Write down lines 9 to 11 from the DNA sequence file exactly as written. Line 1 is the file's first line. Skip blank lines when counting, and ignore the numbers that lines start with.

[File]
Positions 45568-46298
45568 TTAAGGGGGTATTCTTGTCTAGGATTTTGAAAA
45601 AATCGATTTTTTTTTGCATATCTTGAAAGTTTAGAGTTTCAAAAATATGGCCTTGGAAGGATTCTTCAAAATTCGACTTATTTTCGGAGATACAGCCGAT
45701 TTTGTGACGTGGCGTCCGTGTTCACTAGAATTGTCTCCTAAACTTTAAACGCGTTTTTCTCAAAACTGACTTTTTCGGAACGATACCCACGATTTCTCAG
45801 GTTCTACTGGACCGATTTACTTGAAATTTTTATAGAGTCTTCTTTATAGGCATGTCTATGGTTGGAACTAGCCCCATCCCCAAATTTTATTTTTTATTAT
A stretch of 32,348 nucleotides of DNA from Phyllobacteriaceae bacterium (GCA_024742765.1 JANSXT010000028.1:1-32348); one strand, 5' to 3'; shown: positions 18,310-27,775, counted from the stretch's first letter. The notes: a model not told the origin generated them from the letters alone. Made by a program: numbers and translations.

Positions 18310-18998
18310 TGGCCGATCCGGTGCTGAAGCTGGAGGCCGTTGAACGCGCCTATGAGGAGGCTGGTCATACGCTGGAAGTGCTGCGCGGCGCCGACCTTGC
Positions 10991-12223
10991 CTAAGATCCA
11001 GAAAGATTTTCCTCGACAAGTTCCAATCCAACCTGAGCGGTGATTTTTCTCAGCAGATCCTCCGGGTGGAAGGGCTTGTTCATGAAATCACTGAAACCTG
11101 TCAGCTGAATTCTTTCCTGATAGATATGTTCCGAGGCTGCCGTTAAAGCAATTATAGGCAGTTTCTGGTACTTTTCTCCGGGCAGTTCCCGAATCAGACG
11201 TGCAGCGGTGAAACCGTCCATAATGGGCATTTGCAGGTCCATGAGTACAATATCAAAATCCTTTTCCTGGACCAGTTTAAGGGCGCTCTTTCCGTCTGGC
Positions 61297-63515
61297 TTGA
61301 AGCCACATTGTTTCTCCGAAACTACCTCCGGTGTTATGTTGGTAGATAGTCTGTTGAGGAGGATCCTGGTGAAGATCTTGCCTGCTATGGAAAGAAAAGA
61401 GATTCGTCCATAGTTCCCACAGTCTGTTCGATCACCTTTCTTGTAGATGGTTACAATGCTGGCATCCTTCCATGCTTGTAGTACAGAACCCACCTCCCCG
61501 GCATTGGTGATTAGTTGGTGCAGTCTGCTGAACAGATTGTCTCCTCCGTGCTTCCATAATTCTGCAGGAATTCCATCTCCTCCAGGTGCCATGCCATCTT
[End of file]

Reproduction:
Positions 10991-12223
10991 CTAAGATCCA
11001 GAAAGATTTTCCTCGACAAGTTCCAATCCAACCTGAGCGGTGATTTTTCTCAGCAGATCCTCCGGGTGGAAGGGCTTGTTCATGAAATCACTGAAACCTG